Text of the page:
Influx of Workers Transforms Northwest Arkansas

by Todd Traub  on Monday, Jul. 2, 2012 12:00 am  

Ironically, the presence of bargain-priced Wal-Mart in northwest Arkansas supercharged population growth and the development of decidedly upscale shopping destinations like Pinnacle Hills Promenade in Rogers.

Northwest Arkansas’ growth has included the building of Interstate 540 — championed by former congressman John Paul Hammerschmidt in part to help move materials for Wal-Mart distribution centers — and the opening of the Northwest Arkansas Regional Airport in 1995.

“The only airport at the time was Drake Field in Fayetteville,” Haynes said, noting the old airport was not popular with a certain former Arkansas football coach.

“Lou Holtz used to say, ‘You don’t buy tickets. You buy chances,’” Haynes said.

Without the growing community of retirees, Pinnacle Country Club in Rogers might not exist, Haynes said, nor would massive infrastructure improvements that include miles of fiberoptic cable for communications.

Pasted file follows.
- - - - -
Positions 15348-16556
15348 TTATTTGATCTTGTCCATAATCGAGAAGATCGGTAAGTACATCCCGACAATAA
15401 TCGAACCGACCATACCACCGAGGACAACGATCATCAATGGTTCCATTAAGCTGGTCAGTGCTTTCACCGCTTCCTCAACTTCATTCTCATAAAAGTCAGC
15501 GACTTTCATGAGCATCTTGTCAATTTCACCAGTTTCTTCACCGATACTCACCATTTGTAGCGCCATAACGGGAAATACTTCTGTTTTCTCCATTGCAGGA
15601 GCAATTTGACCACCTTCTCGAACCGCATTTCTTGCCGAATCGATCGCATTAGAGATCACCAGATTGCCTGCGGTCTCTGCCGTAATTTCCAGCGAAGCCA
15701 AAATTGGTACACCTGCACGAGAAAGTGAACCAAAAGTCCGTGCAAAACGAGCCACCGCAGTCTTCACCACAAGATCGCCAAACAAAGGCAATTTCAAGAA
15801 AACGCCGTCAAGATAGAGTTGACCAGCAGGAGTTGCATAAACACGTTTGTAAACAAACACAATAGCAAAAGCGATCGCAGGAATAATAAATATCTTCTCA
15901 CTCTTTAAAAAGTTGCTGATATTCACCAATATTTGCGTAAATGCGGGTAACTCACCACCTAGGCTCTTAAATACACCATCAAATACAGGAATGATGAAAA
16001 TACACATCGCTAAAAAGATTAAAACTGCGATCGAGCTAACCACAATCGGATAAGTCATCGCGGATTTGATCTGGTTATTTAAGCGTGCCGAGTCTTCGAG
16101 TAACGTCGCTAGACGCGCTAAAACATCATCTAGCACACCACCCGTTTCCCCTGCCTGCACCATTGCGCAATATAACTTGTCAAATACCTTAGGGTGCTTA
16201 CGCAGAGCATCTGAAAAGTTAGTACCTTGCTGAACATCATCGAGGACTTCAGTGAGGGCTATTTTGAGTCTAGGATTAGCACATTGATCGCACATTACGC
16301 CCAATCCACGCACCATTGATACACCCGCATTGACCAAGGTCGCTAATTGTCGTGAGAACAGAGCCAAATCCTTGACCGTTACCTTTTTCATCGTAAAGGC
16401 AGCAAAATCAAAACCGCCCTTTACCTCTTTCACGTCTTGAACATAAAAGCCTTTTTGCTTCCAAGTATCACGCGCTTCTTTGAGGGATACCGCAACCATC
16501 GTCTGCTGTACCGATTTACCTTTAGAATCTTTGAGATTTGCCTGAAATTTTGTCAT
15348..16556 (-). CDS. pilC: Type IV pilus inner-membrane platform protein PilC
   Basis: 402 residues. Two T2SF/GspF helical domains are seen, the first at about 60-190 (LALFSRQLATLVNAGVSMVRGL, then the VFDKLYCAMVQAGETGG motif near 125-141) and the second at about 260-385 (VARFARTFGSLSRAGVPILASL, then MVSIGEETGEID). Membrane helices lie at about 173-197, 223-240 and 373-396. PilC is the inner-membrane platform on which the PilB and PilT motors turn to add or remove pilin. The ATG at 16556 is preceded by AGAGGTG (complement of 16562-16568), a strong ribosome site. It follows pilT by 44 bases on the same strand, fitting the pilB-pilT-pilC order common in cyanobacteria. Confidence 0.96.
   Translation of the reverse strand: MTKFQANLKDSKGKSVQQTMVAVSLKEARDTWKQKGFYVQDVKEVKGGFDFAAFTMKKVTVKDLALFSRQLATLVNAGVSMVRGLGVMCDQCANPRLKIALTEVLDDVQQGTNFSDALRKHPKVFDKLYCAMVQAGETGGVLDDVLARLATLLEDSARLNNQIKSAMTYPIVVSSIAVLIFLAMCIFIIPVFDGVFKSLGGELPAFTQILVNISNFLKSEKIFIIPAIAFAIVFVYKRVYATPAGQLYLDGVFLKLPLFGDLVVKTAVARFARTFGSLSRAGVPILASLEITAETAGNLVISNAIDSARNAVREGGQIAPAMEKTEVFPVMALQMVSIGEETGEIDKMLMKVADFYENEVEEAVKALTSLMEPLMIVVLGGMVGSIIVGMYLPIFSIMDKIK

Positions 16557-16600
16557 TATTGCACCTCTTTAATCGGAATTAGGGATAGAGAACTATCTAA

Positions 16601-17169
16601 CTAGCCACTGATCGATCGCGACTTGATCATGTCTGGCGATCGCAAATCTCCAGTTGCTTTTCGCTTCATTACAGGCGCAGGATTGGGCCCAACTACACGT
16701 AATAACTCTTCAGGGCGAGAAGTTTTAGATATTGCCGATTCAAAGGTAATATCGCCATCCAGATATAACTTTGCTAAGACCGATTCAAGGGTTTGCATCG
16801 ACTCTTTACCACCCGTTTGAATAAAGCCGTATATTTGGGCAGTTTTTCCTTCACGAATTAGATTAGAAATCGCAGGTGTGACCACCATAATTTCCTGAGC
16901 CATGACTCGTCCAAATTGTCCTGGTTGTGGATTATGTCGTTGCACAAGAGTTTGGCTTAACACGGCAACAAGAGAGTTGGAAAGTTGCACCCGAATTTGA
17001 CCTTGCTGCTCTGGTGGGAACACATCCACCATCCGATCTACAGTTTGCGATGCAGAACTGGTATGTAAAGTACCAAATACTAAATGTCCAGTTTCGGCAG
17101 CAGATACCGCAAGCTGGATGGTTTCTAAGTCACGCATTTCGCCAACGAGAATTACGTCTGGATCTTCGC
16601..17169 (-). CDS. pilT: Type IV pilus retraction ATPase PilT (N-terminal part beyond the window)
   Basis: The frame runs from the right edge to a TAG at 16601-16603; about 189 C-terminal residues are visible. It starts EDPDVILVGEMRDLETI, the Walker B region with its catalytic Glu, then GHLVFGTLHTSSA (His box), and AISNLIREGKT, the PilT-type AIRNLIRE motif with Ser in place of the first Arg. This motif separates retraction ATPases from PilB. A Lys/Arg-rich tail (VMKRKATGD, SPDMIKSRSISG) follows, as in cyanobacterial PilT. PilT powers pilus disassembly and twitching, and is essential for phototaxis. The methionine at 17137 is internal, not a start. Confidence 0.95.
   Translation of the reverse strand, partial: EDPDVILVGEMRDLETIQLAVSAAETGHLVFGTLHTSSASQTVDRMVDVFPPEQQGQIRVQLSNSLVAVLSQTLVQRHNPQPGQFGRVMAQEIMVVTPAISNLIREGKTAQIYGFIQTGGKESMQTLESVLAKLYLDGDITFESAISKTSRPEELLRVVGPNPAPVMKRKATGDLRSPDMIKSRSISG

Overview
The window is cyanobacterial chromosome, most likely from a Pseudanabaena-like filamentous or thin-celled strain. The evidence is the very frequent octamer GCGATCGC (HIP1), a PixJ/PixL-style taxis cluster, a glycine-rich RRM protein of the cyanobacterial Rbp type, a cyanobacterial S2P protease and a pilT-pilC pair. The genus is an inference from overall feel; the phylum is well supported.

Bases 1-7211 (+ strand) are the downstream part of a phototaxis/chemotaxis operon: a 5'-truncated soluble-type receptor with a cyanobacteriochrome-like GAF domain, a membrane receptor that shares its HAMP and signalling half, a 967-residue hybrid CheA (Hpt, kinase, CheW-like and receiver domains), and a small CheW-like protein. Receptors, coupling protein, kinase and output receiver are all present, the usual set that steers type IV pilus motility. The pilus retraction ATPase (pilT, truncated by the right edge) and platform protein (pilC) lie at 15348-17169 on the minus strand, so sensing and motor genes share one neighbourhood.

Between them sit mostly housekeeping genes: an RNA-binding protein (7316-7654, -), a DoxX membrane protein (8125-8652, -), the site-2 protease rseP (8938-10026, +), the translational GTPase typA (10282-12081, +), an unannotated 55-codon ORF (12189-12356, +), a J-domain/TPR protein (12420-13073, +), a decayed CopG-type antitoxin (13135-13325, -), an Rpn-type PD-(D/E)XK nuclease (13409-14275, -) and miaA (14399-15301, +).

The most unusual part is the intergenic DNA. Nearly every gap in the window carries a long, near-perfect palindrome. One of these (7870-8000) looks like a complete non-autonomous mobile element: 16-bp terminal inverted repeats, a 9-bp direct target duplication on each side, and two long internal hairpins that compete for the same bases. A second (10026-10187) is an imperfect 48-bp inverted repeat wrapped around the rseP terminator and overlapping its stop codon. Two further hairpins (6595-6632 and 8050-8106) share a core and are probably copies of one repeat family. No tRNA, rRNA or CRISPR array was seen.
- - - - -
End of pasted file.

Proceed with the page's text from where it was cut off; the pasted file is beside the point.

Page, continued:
But the Wal-Mart impact is measured by more than just population and construction.

It is measured in the types of people who have come to work for the company and their effect on local demographics. And that has, in turn, impacted the way people in the area dine out or spend their leisure time and what services they use.

In pointing out Bentonville’s Asian population, the Hispanic influence in Rogers and Springdale or Fayetteville’s African-American community, Clifford noted not just the necessity of expanding services but tailoring them to a variety of needs and tastes.

“I see an awful lot of our established businesses here changing the way they look at their commerce,” Clifford said. “I think nobody here even turns their head when they see folks from all over the world. … That’s a part of who we are now.

“I think that when people come here from other countries they get a flavor, not a false sense of welcoming but a sense of this is an area that knows how it is, is comfortable with anybody being part of what they do.”

While goods and services may be tailored to specific elements of a diversifying market, it doesn’t mean native Arkansans haven’t also benefited from the newer, more cosmopolitan way of life.

For evidence, Clifford said, look no further than the critically praised Crystal Bridges Museum of American Art, which opened in November in Bentonville.

“Up until Nov. 11 it was a very business-oriented town,” Clifford said. “Of course, Crystal Bridges has changed that immensely.”

 

 

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